Hardware reviewers say the new Fire 10″ is nearly as fast as a 9″ iPad in bench-tests, and the way Sketchbook works seems to bear this out.
* Alternative art apps: I spotted the following worthy alternatives to Sketchbook on the Kindle app store: ‘ArtRage for Android‘ and ‘Tayushi Sketches +‘. Tayasui is very elegant app at £2, and well worth having to complement Sketchbook, since it has several fantastic unique features. But it only has three layers on the Fire, and saves to a flattened .PNG file. The other drawback is there’s no Smudge/Blend tool (as it seems there is on the iPad), but you can export a good size .PNG to Sketchbook where you do have Smudge.
Update: the fine Krita 4 is also said to have a tablet app version, but it’s not on the Amazon store.
* Comic book reader: I was delighted to (eventually) discover that ComittoNxN 1.65 is on the store, at £1.50. Ignore all the other comic book readers, ComittoNxN aka Comitton is what you want. If you know how to ‘sideload’ apps then you can even officially get it for free as an .apk (sort folders by date, show full filenames, then download v1.65 as a .zip). Personally I thought that giving £1.49 to the creator was a worthy act, so I paid for it in the Kindle AppStore and saved myself some sideload-ing hassle. Just ignore the app’s very naff icon and Japanese language screens (shown in preview on the App store) — this is a top-quality app in English, just ‘made in Japan’ by one guy — who lacks a massive English-language marketing operation.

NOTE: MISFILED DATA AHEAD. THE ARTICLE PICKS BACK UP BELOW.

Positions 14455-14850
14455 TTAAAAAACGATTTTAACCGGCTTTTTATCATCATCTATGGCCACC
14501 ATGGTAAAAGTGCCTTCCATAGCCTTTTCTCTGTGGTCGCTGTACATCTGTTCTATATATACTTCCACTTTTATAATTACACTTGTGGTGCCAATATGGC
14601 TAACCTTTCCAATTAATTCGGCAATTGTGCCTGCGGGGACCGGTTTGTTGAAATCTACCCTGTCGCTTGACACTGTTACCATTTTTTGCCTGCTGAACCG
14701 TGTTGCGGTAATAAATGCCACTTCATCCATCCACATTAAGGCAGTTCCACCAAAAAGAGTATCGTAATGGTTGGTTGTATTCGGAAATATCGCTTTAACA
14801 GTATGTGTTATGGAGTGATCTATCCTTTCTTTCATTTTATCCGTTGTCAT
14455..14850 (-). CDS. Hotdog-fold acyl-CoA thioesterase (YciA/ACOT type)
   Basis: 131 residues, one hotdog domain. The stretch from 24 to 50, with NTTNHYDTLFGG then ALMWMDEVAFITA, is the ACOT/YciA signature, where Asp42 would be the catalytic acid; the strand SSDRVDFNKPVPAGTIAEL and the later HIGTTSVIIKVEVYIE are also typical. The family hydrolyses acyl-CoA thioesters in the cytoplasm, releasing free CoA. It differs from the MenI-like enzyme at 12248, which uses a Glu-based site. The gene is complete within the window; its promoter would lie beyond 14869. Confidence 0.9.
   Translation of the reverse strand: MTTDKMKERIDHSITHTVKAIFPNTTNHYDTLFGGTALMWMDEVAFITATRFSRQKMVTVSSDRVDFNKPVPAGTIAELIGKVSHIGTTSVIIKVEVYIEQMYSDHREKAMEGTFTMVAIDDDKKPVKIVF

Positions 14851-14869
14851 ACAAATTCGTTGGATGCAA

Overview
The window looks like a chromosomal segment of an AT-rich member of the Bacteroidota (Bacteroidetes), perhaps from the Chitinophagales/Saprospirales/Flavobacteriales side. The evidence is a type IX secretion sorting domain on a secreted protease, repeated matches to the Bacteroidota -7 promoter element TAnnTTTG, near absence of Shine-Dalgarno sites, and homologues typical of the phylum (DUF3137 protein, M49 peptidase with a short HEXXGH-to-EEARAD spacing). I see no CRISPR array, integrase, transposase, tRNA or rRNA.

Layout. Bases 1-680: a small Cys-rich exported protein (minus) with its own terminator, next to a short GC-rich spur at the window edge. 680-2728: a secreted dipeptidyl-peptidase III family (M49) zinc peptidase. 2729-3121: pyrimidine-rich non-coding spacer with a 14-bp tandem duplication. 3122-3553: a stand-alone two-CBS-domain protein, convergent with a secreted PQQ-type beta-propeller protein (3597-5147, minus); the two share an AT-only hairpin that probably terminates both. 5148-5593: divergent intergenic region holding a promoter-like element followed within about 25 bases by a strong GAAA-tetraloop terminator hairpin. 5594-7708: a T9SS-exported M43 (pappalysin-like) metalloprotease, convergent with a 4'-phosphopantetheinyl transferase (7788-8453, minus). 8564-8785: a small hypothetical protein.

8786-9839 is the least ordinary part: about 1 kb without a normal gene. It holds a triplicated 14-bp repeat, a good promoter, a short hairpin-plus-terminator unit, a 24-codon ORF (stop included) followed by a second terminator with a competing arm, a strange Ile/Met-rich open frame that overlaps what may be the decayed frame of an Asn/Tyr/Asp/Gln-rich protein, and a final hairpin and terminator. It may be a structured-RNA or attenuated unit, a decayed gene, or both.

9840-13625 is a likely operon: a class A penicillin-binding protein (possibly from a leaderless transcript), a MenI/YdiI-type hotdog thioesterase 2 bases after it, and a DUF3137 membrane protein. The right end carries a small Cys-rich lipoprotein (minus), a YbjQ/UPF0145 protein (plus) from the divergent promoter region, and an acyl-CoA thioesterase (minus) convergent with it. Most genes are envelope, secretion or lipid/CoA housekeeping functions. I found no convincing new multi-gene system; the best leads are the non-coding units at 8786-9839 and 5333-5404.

The only slight drawback is that, while it will load PDF files, it doesn’t show text on layered PDFs. Just the artwork. That can actually be quite an interesting feature, though, allowing the pure artwork to shine (if you have the correct sort of PDF). Incidentally it also works as a fine PDF viewer for scanned PDFs, but it seems you can’t tell the Fire to “always open PDFs” with it.
After the install of ComittoNxN you are first presented with a file navigator view of the full Fire system, which can be a bit daunting. On the Fire 10″ you then need to go to: /storage/emulated/0/.. to get to your usual media content and download folders. Or drill down to your SD card. After loading your first .CBR or .CBZ comic / graphic-novel you then go into ComittoNxN’s “Settings” and set ‘Image Viewer’ to ‘Fit Width’ / ‘AutoRotate’ / ‘Not to Sleep’. You can also set the app to ‘operate by noise’. Then you’re pretty much good to go.
Update: Comic Time is another fine free reader.
* Media player: ‘VLC for Fire‘, the free ad-free Kindle Fire version of the well-known and trusted media player. This loaded and played a 2.4Gb .MKV test movie with no problems at all, not even the slightest stutter or hesitation. Wonderful.
Update: Playlist-creation handling in VLC 3 for Android is still very basic, with VLC not even able to make a playlist from ‘all files in a folder’ and then allow the user to manually re-sort files into their correct order by select-and-drag. Thus you need to ensure the files are correctly named before sending them over (001-to-100 format) from the PC, so that ‘a sort by name’ in VLC will then place them all in the right playing order. If you have 400 video files in a big video tutorial, doing that is not a lot of fun — which is where Windows utilities such as Winsome File Renamer come in handy.
Update: OneCast is the best free podcatcher for podcasts.